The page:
Central America: Yuca con Chicharron

The Yuca con Chicharron is a typical dish of Honduras and El Salvador that for preparation Boil the cassava with a little saltChicharon until soft. Prepare the chirmol chopping and mixing diced tomatoes, onion, green pepper and chili pepper, salt, pepper and vinegar or lemon.

Chop cabbage finely and then washed with hot water or chlorinated water.
Cassava can be eaten warm or hot. Place pieces in a bowl and add in order: cabbage, chilmol and finally the pieces of pork .
Leg can also be made ​​with pork in tomato sauce instead of pork or both

Ingredients

2 lbs. Cassava
10 oz. chopped cabbage
chicharron to tasteSauce:
1/4 of tomato sauce
1 pinch of salt
1 pinch of pepper and cumin
2 tbsp. vegetable oil
1 cube of chicken
1 1/2 cup hot water
onion to taste

See Instructions

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El Salvador: Pan con Pavo Recipe

Pavo, or turkey, is a popular Christmas meal in El Salvador. Salvadoran immigrants to the U.S. often serve it for Thanksgiving as well. The Salvadoran version of roast turkey has a variety of vegetables and spices that are roasted along with the turkey in the roasting pan. This tasty mixture is then pureed and served as a rich sauce to accompany the turkey.  See Recipe

Ayote en Miel Recipe

I was at an international missions dinner by Iglesia Bautista Renacer in Los Angeles with an emphasis on foods from Central and South America.  They have the fundraiser annually.  I was not going to miss an opportunity to support missions and get a taste of Central America and South America.  I tried chao mein of Guatemala, pastellitos of Honduras and for my dessert, had ayote en miel a favorite of Central America made by Salvadoreno cooks.  While I was in Nicaragua a few years ago, I watched women make a cake with ayote.  If you are wondering this recipe taste like then I would compare to candy yams but better.    See Recipe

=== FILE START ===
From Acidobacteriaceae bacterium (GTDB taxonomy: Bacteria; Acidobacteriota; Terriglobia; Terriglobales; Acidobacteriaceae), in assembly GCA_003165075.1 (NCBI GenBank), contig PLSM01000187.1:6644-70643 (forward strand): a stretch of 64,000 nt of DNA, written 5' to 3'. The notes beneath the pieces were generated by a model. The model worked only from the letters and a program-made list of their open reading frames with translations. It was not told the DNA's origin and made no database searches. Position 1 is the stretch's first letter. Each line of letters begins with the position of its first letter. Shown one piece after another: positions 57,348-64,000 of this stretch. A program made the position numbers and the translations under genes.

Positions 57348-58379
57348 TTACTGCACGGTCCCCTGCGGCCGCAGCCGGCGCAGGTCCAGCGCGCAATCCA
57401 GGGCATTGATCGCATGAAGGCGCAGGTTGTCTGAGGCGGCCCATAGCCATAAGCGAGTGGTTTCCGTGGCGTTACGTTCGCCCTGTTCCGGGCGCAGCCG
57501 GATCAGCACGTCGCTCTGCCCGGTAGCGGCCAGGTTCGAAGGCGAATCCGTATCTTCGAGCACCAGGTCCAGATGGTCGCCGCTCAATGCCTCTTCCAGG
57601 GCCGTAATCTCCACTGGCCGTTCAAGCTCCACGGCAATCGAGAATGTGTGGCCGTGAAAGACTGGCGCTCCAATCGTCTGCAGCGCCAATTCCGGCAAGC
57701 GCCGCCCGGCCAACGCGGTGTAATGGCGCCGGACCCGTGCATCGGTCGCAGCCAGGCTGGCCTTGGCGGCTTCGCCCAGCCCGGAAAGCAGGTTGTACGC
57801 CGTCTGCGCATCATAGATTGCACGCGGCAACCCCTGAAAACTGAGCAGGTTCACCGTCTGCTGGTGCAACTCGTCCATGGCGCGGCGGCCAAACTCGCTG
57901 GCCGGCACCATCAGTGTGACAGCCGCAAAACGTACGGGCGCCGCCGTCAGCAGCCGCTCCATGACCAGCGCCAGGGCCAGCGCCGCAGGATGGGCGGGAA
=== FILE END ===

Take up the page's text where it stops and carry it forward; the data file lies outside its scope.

History of Rompope A Christmas Holiday Drink

¡Salud! [Photographs: María del Mar Sacasa]
From seriouseats.com

Rompope is an eggnog-like drink made with eggsmilk, and vanilla flavouring. The egg yolks impart a yellow hue to the emulsified beverage. It is a traditional drink known as such in Costa RicaEl Salvador and particularly in Mexico, where, it is believed to have been originally made in the convents of the city of Puebla. The word rompope is a derivation of the word rompon, which is used to describe the Spanish version of eggnog that came to Mexico. The Spanish version utilizes rum as its main ingredient, hence the root of both words rom-pon and rom-pope, but in Central America, Guatemala,Honduras and El Salvador, there is also a similar beverage known as rompopo.

Seriouseats.com -The first rompope was brewed by nuns in the Santa Clara convent in Puebla, Mexico in the 17th century, a derivation of Spanish ponche de huevo. At the time, the Catholic Church was prominent in government and society, and convents often hosted visiting officials and religious dignitaries. As such, fine cuisine was developed in the cloisters with the Clarists garnering much acclaim for their confections and sweets.

Rompope is served chilled, often over ice, but, the drink is also popular in Nicaragua, where it is served warm as well.  READ MORE